Visual Effects (VFX): Past, Present, and Future (From Ordinary to Extraordinary)

Donna Ross

Visual Effects (VFX) Past, Present, and Future (From Ordinary to Extraordinary)

We see the wonder of visual effects all around us. There’s a decent possibility that some of your favorite movies or TV shows feature some outstanding visual effects.

Before we get into the specifics, let’s take a step back and look at how visual effects, or VFX, have changed the narrative in some of our favorite genres. Visual effects have left an enduring mark on art, whether it’s The Lord of the Rings trilogy or the Marvel Universe.

What Exactly is VFX?

Visual effects, or VFX, are effects used by professionals to generate almost mystical visuals to lend authenticity to an otherwise mundane film set.

Special Effects vs. Visual Effects

Along with visual effects, there are special effects (SFX). Movie special effects are the use of optical and mechanical tools to generate optical illusions and other desired outcomes that are, well, unique.

Consider the aforementioned Lord of the Rings. The wizard Gandalf appears to tower over all of the hobbits in the first fifteen minutes of The Fellowship of the Ring. Ian McKellan is not 8 feet tall, believe it or not. Instead, the filmmakers used forced perspective to create the illusion of a huge wizard in comparison to the hobbits.

Movie special effects are created on the set, whereas visual effects are created in post-production.

What Is the Importance of Visual Effects?

Visual effects are wonderful adds to any film. They let directors create and execute precise and astonishing effects, universes, and personalities that performers on a soundstage just cannot.

Effects History (SFX and VFX)

Pioneers of Movie Special Effects

When were the first movie special effects? 1930? 1915?

Before the Civil War, special effects were invented. Oscar Rejlander invented special effects in 1857 by combining photos to create a believable storyline.

After decades, Alfred Clark had the actress place her head beneath the headsman’s ax and stopped the video to replicate Mary Queen of Scots’ execution. The actress (luckily) left while everyone stayed.

Filming resumed with a dummy under the ax. This stop-motion trick made it seem lifelike, especially to spectators who never imagined such a stunning impact.

Special Effects in Modern Times

The state of movie special effects is astounding. Use green and blue screens, practical effects, prosthetics, and more to film whole movies. This is efficient for filming location reconnaissance but saves time.

Amazing visual effects, including green screen filming, dominated 2019’s Avengers: Endgame. This lets actors focus on acting and create the illusion of a war-torn battlefield instead of building one.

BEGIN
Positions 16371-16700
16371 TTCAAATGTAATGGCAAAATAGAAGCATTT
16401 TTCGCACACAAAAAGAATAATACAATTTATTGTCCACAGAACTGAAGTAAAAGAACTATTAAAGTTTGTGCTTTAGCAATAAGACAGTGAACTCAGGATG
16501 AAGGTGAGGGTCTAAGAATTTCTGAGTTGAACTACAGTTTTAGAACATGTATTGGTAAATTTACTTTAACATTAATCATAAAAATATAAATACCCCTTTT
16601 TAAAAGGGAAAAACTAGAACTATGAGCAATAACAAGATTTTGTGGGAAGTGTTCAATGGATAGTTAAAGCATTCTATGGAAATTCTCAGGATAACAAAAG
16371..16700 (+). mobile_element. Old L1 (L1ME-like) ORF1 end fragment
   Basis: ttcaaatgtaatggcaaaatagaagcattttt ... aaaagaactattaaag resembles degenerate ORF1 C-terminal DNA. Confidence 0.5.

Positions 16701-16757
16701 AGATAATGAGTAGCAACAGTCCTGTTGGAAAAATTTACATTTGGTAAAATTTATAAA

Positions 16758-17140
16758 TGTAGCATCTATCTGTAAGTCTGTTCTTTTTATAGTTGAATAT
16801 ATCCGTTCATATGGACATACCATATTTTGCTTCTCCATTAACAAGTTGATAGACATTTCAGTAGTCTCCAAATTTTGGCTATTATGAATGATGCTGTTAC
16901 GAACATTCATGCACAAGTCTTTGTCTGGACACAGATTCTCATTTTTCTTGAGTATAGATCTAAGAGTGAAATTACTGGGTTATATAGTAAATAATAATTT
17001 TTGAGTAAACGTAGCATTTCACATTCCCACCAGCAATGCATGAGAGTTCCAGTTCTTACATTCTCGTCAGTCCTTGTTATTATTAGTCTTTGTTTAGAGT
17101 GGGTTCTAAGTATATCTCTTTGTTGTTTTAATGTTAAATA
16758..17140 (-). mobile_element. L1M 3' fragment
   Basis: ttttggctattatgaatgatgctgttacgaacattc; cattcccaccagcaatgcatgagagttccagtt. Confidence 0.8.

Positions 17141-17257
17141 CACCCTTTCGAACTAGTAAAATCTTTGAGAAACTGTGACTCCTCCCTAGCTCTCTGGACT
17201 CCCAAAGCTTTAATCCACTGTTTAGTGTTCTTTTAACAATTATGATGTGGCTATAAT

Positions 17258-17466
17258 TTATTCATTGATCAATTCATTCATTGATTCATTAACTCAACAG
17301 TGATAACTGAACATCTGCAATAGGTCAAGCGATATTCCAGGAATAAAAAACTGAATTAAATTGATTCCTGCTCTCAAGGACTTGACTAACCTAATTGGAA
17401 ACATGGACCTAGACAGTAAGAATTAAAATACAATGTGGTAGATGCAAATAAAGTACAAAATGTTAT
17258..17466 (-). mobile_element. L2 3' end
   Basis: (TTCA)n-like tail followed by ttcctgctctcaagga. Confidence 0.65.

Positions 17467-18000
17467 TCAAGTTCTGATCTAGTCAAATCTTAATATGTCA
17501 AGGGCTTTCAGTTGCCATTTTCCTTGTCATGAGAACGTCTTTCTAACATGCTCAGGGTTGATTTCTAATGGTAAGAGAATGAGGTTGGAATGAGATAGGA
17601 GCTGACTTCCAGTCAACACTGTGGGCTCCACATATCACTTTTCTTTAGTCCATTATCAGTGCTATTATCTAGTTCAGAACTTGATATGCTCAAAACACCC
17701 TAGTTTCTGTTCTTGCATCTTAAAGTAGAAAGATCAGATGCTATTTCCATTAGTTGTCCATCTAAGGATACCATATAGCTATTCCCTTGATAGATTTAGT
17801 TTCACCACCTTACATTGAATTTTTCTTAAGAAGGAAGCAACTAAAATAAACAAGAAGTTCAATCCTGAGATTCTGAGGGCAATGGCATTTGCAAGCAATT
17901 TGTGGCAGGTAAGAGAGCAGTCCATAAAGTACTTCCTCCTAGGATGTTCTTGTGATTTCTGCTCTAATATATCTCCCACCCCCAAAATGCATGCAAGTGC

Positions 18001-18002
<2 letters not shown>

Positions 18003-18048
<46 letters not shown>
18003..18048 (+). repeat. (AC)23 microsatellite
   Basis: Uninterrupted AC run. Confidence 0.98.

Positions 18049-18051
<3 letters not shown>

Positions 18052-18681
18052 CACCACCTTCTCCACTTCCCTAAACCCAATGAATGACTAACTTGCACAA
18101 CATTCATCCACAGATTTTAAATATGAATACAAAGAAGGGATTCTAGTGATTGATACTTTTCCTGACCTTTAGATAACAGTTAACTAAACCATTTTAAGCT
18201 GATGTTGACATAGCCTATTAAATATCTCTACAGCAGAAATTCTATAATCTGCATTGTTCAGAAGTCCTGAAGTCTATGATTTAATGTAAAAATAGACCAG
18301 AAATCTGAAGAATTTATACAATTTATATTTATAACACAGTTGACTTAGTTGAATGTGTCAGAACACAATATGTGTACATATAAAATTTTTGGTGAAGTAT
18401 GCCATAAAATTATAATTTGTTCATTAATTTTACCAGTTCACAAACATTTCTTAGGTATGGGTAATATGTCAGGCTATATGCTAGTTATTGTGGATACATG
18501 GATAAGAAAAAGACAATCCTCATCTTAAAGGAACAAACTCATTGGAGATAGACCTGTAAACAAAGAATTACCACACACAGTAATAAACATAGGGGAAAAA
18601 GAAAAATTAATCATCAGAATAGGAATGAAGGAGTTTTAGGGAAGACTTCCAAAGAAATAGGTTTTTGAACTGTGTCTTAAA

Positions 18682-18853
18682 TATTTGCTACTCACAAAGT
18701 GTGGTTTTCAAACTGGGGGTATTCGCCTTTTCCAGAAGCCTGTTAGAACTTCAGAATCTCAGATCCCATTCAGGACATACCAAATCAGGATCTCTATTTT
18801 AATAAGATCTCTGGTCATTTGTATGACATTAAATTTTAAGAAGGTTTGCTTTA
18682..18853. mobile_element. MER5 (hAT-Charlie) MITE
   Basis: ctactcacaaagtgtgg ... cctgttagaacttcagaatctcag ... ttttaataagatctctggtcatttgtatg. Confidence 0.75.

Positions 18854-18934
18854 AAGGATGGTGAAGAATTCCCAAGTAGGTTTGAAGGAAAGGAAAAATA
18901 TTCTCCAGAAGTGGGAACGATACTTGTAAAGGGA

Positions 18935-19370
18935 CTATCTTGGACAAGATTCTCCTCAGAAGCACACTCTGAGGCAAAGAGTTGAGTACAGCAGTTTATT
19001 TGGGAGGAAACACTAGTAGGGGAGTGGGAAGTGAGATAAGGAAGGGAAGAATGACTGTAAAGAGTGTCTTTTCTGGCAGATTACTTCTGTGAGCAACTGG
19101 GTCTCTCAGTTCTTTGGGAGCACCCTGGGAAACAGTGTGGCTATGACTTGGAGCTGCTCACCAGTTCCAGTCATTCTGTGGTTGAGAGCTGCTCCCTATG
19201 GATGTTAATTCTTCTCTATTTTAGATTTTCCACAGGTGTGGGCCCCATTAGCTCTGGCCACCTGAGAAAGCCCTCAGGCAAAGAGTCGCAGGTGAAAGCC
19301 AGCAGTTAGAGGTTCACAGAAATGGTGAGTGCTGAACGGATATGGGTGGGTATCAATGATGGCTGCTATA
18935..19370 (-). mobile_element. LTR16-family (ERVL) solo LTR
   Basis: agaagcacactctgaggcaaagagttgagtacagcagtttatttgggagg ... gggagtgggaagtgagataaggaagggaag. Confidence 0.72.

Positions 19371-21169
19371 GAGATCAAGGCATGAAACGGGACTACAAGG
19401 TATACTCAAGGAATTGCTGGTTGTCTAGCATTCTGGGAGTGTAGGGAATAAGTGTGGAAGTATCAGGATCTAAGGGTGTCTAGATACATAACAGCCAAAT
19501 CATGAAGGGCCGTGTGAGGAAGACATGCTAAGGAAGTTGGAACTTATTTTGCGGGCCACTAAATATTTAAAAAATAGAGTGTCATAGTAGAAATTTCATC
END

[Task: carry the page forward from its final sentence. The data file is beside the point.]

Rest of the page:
Basic Uses for VFX

The primary application of visual effects in film is enabling filmmakers to add spectacular and simply impossible elements to their films. Some of the most spectacular visual components of iconic films such as Star Wars, Pirates of the Caribbean, and The Matrix would not exist without special effects.

Although it would be fantastic if Neo could actually soar in the air, this is simply not possible.


While these two may appear to be similar, and they do have some qualities, there is a world of difference between VFX and CGI.

Visual effects are referred to as VFX. These are items that were added after the fact that were simply not possible during the filming process.

Whereas VFX changes existing video of a scene, computer-generated graphics are totally manufactured from the ground up. CGI may be more familiar to you if you’ve seen any of the Star Wars films. The producers used direct CGI to create many of the characters, locales, and objects.

Scenes in Star Wars and other films were truly hand-painted before the widespread usage of CGI. The quality and number of available backdrops, locales, and characters were increased using CGI.

CGI, on the other hand, is not without its skeptics. Some people favor matte paintings as well as practical special effects. Regardless of one’s opinion, computer-generated imagery (CGI) was a welcome contribution to the field of film special effects.

How to Make Special Effects

Live Special Effects

These are quite fascinating. Live special effects are performed in front of an audience. How can actors and shows captivate an audience in real-time?

There are some well-known examples, such as laser light shows and fog machines. While simple, these visual effects seek to immerse an audience in whatever they are witnessing in real life.

Pyrotechnics, or the use of fire to enchant live audiences, is a hugely popular live special effect. This is a huge hit among over-the-top bands like KISS, who make live special effects a mainstay of their shows.

Have you ever been to a party where confetti was thrown? You witnessed a live special effect.

Mechanical Influences

Mechanical effects are what you would expect to see in an action film. In some circumstances, mechanical engineering teams create rigs to act out a scene.

If a movie character is in an airplane that crashes, the mechanical rigs of the plane will simulate intense turbulence, giving the look of a genuine plane crash. Gimbals are used by professionals to generate this effect.

Christopher Nolan created a whole mechanical hallway in Inception for actor Joseph Gordon-Levitt to act out the amazing action sequence.


VFX and SFX have been a cornerstone of filmmaking for almost a century and counting, hailing from the past. While some may argue that special effects are overused in movies, they are so enmeshed in efficient and creative filmmaking that to criticize special effects is to condemn movies themselves.

Whatever your feelings on special effects in movies, they are undeniably beneficial to the filmmaking process and will only grow in complexity and technological prowess.

Leave a Comment